DLA felt residents had a good case
If you've noticed an error in this article please click here to report it so we can fix it.
• Spalding based international haulier Alan Temple has lost his appeal against environmental conditions on his licence, a renewal for 12 months only and no increase in vehicle authorisation.
Temple had applied to Eastern Deputy Licensing Authority Brian Horner for the renewal of his licence, based at Holbeach, with an increase in authorisation from 12 vehicles and 12 trailers to 18 vehicles and 18 trailers. South Holland District Council and people living locally objected to the application.
The DLA felt that the residents had made a good case in relation to environmental disturbance and noise. Consequently he imposed conditions that all vehicles and trailers be parked within the operating centre and not on the public highway And he limited the vehicle movements in and out of the site between 23:00hrs and 06:00hrs to six in and six out daily.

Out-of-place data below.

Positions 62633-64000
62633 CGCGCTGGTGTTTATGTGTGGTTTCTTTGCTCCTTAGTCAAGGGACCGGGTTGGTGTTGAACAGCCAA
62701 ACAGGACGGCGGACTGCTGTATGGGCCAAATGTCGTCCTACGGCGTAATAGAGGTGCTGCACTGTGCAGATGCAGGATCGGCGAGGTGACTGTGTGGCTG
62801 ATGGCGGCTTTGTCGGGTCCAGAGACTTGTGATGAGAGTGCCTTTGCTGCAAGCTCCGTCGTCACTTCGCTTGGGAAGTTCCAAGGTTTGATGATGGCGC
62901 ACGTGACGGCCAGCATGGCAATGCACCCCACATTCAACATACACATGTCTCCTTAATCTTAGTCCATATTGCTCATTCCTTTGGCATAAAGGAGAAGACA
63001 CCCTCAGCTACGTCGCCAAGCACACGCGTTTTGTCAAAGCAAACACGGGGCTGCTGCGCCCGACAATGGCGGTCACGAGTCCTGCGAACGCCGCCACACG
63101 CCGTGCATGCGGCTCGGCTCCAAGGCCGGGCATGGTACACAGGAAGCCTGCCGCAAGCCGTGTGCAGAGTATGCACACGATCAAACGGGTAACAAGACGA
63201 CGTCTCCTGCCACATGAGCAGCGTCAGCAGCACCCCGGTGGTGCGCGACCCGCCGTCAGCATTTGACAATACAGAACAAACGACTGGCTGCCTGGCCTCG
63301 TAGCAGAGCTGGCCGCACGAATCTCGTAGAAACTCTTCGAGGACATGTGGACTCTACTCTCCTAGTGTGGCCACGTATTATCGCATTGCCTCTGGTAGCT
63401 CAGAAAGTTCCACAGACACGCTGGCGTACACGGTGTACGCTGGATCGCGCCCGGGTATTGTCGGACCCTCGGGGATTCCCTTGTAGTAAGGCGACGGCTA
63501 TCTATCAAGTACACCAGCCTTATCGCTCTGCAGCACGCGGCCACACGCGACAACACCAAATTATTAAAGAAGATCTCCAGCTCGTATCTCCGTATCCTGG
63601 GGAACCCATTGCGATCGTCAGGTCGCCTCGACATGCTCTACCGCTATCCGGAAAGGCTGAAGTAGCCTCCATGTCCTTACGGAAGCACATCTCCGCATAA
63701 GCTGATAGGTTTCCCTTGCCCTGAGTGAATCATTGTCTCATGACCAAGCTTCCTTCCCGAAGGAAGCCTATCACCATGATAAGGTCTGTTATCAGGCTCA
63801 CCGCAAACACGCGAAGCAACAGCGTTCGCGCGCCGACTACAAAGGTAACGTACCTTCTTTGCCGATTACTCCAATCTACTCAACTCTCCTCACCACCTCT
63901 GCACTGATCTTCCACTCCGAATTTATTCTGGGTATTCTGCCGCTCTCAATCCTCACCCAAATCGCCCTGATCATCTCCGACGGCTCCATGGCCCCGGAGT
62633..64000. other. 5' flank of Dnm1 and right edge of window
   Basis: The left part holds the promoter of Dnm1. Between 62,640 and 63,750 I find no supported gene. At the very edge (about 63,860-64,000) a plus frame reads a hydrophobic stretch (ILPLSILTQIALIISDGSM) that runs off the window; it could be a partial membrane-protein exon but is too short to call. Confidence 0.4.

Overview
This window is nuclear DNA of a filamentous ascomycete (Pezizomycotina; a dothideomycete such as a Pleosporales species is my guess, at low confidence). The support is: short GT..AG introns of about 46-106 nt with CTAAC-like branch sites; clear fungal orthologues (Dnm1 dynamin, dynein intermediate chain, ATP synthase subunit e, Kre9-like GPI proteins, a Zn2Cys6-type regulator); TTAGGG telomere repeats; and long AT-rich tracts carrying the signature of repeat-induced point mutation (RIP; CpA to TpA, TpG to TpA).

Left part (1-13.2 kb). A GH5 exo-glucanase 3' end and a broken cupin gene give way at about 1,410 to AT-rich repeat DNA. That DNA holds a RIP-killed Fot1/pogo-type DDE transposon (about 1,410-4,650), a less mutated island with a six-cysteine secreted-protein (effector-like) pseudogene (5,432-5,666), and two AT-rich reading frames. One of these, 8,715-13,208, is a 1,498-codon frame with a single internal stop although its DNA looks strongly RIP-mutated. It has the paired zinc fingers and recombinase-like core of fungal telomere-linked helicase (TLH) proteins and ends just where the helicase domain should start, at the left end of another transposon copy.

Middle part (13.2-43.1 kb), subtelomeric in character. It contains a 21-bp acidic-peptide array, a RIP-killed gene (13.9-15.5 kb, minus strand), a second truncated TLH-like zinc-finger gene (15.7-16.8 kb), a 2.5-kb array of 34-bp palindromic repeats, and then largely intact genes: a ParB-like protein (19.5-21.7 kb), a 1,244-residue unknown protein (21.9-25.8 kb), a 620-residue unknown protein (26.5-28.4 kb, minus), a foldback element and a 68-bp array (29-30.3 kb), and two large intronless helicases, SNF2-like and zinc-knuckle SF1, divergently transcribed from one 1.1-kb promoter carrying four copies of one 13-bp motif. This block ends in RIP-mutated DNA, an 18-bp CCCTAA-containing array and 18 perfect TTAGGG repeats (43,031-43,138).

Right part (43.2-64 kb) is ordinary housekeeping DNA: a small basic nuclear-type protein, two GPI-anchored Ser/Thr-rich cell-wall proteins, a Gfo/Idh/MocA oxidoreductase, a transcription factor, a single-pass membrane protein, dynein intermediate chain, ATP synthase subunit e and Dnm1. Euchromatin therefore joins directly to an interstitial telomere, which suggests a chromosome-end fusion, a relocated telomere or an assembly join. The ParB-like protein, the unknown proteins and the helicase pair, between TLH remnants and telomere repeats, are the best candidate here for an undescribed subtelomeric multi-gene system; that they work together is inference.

Temple told the transport tribunal that the refusal to increase the authorisation, and the resulting withdrawal of interim authority for a thirteenth vehicle and trailer, would result in redundancies and a reduction in service to customers. The restriction on working hours would have an adverse effect on efficient operation and parking on the highway was inevitable.
Dismissing the appeal, the tribunal said that it found no merit in those arguments. The DLA had been clearly impressed by the residents' evidence, and had intended to act on that evidence. The tribunal could find no grounds on which his decision could be faulted.
The tribunal wanted to emphasise to Temple the possible consequences if the conditions imposed on his licence were not observed.